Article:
There is no arranging BFFs.
Either kids are compatible or they aren't.
Sometimes - ignoring someone who's being bossy is the correct solution to a problem.
Kids - especially at 4 (and 5 and 6) are learning the rules of engagement - and yeah - mistakes are made - squabbling, tantrums and arguments break out.
You teach your daughter to treat others as she would like to be treated.
Whether your daughter is mature for her age or not - her potential playmates more than likely are not - and even just that disparity can make it harder than you'd think to just strike up casual pick up playing.
She's going to have to learn how to handle that - and it just takes experience and trying over and over again.

"I want her to have good friends with parents who are kind and teaching their kids the same".
I think I know what you mean but that's kind of odd.
Other parents might like your kid - but they are not friends - and you are not going to be friends with other peoples kids.
Being friendly is not the same as being friends.

You are going to learn - eventually - that just because other people have kids and are parents - they are not necessarily your friends or have your (or your child s) best interests at heart.
Especially in pre-teen and teen years - other people have other ideas about makeup, promiscuity, piercings, tattoos, alcohol, smoking, movie ratings and what age they allow their kids to see mature content, etc.
Some of this can be handled by finding like minded people by joining a church - but even that can take some searching.

Relax and don't try to over think this.
Other parents (and kids) are put off by people who seem clingy and are trying too hard.
Kids come together for short times, play for a bit, then go their separate ways - and that's FINE!
She's only 4 - you've got a long way to go - and this is only one thing of dozens of things that will pop up over the years.

I just wanted to add - it's a great skill to be able to amuse ones self without the constant pressure of always NEEDING friends too.
Playtime with others is fine - but there's nothing wrong with building a pillow fort and having a tea party with your teddy bear either.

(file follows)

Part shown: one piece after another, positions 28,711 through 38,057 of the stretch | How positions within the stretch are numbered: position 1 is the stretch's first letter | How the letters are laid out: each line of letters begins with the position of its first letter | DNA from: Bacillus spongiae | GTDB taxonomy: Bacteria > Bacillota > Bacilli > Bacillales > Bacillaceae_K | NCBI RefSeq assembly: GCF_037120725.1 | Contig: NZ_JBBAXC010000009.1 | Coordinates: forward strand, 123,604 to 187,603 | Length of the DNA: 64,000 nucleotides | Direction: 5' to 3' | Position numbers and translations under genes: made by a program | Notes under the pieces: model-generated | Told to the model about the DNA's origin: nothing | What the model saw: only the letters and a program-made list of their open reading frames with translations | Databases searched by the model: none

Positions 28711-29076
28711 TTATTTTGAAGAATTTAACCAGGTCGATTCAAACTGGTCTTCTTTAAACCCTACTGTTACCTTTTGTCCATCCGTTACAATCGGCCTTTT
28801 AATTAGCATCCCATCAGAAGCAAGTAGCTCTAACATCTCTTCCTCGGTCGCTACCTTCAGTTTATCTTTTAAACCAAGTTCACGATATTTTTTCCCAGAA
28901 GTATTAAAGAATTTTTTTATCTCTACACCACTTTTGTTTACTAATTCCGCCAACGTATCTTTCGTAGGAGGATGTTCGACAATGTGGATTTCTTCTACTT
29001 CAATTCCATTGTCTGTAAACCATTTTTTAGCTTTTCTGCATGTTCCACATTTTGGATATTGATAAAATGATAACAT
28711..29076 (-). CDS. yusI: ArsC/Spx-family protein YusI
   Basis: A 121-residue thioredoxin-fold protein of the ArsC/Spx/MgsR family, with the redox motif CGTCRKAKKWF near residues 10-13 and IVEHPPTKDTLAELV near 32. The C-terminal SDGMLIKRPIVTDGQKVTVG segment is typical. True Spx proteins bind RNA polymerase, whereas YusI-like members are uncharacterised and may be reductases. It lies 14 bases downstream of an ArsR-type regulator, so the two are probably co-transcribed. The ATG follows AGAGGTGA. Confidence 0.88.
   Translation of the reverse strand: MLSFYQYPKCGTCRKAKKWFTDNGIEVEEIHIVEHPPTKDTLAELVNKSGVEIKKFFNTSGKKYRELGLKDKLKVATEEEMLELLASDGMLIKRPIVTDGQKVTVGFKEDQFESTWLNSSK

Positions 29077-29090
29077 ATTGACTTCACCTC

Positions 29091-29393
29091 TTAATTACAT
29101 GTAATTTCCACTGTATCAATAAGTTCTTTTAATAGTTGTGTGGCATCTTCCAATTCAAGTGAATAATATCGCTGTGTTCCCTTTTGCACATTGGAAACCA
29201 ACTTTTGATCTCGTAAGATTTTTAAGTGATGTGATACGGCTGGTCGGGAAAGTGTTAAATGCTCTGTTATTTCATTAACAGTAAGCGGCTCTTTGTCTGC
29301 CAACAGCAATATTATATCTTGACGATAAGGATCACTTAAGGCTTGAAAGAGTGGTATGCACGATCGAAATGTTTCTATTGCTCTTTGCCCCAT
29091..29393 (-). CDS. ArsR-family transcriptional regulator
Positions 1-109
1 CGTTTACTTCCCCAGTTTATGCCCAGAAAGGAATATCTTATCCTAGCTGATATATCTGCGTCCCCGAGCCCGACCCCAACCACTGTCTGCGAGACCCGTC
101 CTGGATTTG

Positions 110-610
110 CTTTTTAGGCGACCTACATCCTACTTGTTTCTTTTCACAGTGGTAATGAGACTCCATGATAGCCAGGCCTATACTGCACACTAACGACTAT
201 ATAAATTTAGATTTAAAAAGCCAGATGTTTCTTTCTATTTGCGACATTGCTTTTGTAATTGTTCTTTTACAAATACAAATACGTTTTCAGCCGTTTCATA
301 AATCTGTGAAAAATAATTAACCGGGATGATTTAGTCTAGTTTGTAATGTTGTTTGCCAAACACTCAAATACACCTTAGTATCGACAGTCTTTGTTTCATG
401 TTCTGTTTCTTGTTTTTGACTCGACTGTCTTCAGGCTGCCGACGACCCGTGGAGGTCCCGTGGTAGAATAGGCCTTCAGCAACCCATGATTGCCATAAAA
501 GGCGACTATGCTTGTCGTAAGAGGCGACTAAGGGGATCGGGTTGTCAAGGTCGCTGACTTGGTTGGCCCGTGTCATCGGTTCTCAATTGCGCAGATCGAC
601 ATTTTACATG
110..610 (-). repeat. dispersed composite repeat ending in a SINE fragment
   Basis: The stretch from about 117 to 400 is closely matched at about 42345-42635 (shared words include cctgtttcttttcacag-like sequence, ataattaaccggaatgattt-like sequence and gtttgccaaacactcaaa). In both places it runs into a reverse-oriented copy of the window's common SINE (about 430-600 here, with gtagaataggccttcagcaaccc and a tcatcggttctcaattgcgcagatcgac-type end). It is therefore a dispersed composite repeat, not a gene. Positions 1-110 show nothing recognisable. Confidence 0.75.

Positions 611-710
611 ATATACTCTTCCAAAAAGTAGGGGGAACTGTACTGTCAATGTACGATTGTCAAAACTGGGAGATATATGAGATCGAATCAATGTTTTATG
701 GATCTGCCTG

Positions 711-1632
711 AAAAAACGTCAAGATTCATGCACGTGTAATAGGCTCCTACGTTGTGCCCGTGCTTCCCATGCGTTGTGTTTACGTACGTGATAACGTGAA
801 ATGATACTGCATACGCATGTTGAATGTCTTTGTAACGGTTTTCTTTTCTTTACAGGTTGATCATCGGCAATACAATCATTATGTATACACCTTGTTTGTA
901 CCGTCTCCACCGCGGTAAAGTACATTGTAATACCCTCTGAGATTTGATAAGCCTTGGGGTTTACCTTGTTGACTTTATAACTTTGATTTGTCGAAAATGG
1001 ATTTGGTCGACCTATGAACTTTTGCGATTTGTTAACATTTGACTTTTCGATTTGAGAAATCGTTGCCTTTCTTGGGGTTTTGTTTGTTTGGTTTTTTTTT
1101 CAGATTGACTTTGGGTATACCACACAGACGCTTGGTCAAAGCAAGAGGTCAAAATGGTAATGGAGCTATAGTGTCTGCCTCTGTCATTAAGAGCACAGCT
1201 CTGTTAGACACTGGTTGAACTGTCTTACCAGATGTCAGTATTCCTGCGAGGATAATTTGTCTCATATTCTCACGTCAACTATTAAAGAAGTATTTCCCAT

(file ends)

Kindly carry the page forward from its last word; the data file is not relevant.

6 moms found this helpful


answers from Honolulu on

Your last paragraph was interesting (about wanting friends with parents who are teaching their kids similar to the way you're teaching yours, and wondering if that exists in a school setting). My opinion is that you usually find people whose values are similar to your own in a voluntary setting. Most kids are in school, and their parents send them to school, because it's what we do, and truancy laws exist, and most people don't think twice about it. You're 5, you're going to kindergarten.

However, when you find a voluntary situation that you are not required to attend, become part of, participate in, you often find like-minded people. It may be a protest (violent or non-violent), a church or religious group, community theater, a sport (whether competitive or just for fun), a crafting group, a hospital charity project, libraries, active homeschool groups, or politics (not voting or debating, I mean volunteering at the local office or showing up to distribute flyers or gathering at a rally). When you find your passion, and you follow it to a group or community or organization that shares that passion, you often find like-minded people.

So think about what drives you. It sounds like you want friendship. Have you joined something, anything? Do you volunteer at a shelter (human or animal)? Do you meet up with quilters or scrapbookers or photography enthusiasts or do you volunteer anywhere? If you do want to homeschool, it shouldn't be just because you want your daughter to have friends. You've got to be committed to homeschooling and all that it entails, and you will want to find a homeschool group that is welcoming and active, and based on your values (some are religious, some are not, some are "unschooling" with child-driven curriculums, some value classical education, some value field trips and traditional education).

That's how I think you and your daughter will find friends - through participation in a practice that interests you. Don't just pick gymnastics, for example, because it looks like everyone is having fun and cheering for each other, when gymnastics is not something you or your child has ever done and simply attempting a somersault makes her throw up and become dizzy. Don't choose based on appearances, choose based on your heart's passion.

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answers from Santa Barbara on

First you need to work on yourself. The kid friendships will come easily, but you may be the one who causes the other kids' parents to say no to playdates.

1. You said you want kind. It is rude to say "Never mind" and "Why does nobody want a playdate?" to the other mom. You can work on your kindness.

2. If she is under age 6, most of her friends will be your friends' kids. You need to connect with other moms/parents/grandparents who have kids. I say this because I did not drop off my kids when they were young, so that meant I was hanging out with the mom and it would have to be someone I wanted to spend my time with too.